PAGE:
PRiSMM (Preventing Suicide in Michigan Men)

Collage of three men staring forward

Preventing Suicide in Michigan Men (PRiSMM) is a comprehensive multi-component collaboration designed to reduce rates of suicide morbidity and mortality among adult men in Michigan by 10% over the next five years.  

With a focus on adult men in Michigan, who represent almost 70% of the overall 1,500 suicide deaths annually in the state, PRiSMM will make a significant impact in suicide prevention throughout the state.  

The University of Maryland School of Social Work (UMSSW) will help to lead the state-wide public health campaign, PRiSMM, with online promotion of Man Therapy™ and coordination of efforts for online and community-based promotion. 

The program launched in December, 2020, during a time when the mental health impacts of the COVID pandemic include well-documented increases in drug misuse and increase risk for suicide, with working aged men at particularly high risk.

Background of Project 

UMSSW has been a leader in the prevention of suicide throughout Michigan evidenced by its successful public health campaign and randomized control trial (RCT) research study (CDC; 1U01CE002661), Healthy Men Michigan (HMM) 

HMM was funded for four years by the U.S. Centers for Disease Control and Prevention (CDC) and led by Principal Investigator, Dr. Jodi Jacobson Frey, Professor and Associate Dean for Research at UMSSW.Findings showed promising results for depression and suicide risk after using online interventions, such as Man Therapy. 

The results of this study show that men who were offered Man Therapy as one of the digital tools to assess and address their mental health reported a significant decrease in depression and suicidal ideation over time, as well as a reduction in poor mental health days. Men in the Man Therapy only group also reported improvement in social support and treatment motivation over time. Additionally, a follow-on study using Dr. Frey's HMM data shows that men in the Man Therapy intervention group reported statistically significant improved rates of engaging in formal help-seeking behaviors through tools like online treatment locator systems, making or attending a mental health treatment appointment, or attending a professionally led support group compared with those who only received screening and referrals.

Dr. Frey and her team will continue its partnership from the HMM project with Grit Digital Health (the company that develops and licenses Man Therapy) to license, promote, and provide direct online services to men using Man Therapy. 

They will work with the broader PRiSMM team to engage previous partner organizations who were engaged with the HMM project and to build new partnerships and networks that will work to engage men online to use the Man Therapy website. UMSSW will work with the broader PRiSMM evaluation team to incorporate Man Therapy messaging into the project’s overall comprehensive initiatives that focus on healthcare (i.e., Zero Suicide), tele-mental health, and firearm safety and training. UMSSW will continuously monitor project outreach, marketing, and website and social media accounts to evaluate the effectiveness and impact of Man Therapy on reaching men throughout the State.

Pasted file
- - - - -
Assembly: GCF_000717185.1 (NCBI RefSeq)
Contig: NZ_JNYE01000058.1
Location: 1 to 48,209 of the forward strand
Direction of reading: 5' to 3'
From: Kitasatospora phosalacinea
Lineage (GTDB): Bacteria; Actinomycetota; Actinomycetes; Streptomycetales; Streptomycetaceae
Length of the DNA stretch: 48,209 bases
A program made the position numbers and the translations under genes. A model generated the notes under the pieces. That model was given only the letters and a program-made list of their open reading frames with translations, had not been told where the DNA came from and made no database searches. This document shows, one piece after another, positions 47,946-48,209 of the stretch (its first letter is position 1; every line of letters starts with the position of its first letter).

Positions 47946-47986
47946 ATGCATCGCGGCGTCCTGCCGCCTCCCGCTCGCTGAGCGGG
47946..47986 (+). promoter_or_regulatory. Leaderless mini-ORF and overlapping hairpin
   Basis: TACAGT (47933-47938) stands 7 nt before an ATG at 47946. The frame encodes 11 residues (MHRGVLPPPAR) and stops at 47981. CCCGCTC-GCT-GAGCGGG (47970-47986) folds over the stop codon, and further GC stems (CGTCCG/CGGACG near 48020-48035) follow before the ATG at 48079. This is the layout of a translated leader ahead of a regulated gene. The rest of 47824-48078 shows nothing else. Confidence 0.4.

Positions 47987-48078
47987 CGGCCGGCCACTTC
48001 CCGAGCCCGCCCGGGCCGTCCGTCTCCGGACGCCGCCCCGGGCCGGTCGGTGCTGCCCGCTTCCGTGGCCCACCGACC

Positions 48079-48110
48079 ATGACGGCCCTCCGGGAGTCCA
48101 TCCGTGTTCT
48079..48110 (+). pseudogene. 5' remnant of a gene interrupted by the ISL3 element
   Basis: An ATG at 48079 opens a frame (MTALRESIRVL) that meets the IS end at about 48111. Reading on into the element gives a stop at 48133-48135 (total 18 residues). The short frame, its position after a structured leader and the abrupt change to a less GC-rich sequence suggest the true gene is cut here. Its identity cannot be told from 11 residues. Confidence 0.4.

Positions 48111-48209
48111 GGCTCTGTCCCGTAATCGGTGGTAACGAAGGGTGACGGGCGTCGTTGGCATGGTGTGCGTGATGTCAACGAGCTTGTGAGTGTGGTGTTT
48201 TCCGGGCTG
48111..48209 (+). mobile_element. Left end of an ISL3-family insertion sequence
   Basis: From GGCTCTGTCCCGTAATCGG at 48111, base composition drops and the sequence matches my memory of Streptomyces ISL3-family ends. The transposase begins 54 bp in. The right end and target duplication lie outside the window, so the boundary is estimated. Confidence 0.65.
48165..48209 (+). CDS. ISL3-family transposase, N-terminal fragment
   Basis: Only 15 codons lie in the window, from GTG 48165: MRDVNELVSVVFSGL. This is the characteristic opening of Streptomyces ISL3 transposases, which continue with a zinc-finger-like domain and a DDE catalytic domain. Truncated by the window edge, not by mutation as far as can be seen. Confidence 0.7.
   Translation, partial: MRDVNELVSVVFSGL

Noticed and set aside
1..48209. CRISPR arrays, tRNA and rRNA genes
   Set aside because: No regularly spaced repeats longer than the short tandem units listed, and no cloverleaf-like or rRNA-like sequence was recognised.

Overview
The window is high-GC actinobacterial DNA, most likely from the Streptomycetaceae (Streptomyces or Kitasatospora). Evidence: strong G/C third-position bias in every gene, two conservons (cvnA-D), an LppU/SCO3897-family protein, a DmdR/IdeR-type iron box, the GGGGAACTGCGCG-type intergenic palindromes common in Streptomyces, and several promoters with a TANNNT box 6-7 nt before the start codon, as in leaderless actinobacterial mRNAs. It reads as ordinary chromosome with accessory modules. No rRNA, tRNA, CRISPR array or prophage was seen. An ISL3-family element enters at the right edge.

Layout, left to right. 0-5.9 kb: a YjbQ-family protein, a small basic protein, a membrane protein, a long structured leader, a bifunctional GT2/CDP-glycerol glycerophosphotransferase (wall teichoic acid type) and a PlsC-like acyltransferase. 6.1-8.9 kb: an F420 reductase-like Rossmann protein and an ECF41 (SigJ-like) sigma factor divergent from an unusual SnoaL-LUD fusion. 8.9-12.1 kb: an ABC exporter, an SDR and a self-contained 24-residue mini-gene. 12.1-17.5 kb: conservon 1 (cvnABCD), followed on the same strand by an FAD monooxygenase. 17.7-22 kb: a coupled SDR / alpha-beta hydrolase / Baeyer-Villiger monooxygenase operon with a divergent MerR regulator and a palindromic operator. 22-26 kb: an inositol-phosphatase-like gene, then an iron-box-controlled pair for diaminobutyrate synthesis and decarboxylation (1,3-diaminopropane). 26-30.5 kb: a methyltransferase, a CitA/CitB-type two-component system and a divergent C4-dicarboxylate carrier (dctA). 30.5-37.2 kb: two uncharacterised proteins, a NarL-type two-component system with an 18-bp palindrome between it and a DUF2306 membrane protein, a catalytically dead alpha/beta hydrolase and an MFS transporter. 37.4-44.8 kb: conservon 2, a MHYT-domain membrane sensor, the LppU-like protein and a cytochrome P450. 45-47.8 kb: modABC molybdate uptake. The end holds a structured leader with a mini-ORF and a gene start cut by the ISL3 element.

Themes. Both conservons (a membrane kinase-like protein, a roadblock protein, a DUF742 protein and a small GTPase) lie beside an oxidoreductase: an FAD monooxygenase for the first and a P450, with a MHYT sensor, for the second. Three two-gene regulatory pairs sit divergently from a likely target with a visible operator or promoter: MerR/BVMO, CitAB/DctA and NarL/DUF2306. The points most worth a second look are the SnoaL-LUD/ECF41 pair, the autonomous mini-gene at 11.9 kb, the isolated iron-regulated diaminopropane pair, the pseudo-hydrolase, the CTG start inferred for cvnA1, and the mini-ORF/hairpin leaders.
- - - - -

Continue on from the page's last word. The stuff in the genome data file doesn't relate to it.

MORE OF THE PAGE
About Man Therapy 

Man Therapy uses stories of hope, resilience, and recovery, coupled with humor, to reduce stigma and reshape the conversation around suicide prevention and men’s mental health. 

Men approaching crisis and their loved ones can access Men Therapy’s online resource ( to learn more about men’s mental health, examine their own and consider a wide array of actions that can put them on the path to treatment and recovery. 

Man Therapy initially launched in Colorado on July 9, 2012, as the result of a unique partnership between Cactus, a Denver-based advertising agency, and the Office of Suicide Prevention at the Colorado Department of Public Health and Environment. This groundbreaking new approach to men’s mental health issues has since launched in several states across the U.S., as well as internationally 

Man Therapy Michigan does not provide crisis response or clinical services. If you are concerned and think you or a loved one may need immediate help, please go to your local emergency department or call the 988 Suicide & Crisis Lifeline by dialing "988" for 24/7, free and confidential support.


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  • Frey, J. J., Osteen, P. J., Sharpe, T. L., Mosby, A. O., Joiner, T., Ahmedani, B., Iwamoto, D., Nam, B., Spencer-Thomas, S., Ko, J., Ware, O. D., Imboden, R., Cornette, M. M., & Gilgoff, J. N. (2022). Effectiveness of Man Therapy to reduce suicidal ideation and depression among working-age men: A randomized controlled trial. Suicide and Life Threatening Behavior, doi: 10.1111/stlb.12932. 
  • Gilgoff, J. N., Wagner, F., Frey, J. J., Osteen, P. (2022). Help-seeking and Man Therapy: The impact of an online suicide intervention. Suicide and Life-Threatening Behavior, doi: 10.1111/sltb.12929 

Team Members

Jodi Jacobson Frey: PhD, LCSW-C, Principal Investigator, Professor, University of Maryland School of Social Work and Faculty Executive Director, Behavioral Health and Well-Being Lab (BHWell Lab)

Philip Osteen: PhD, Associate Professor, and Director Social Research Institute, University of Utah College of Social Work 

Amanda Mosby: MA, Project Manager, University of Maryland  

Erika Shook: BS, Public Relations Specialist, University of Maryland 

Thomas Vossler: Partnership Manager, Grit Digital Health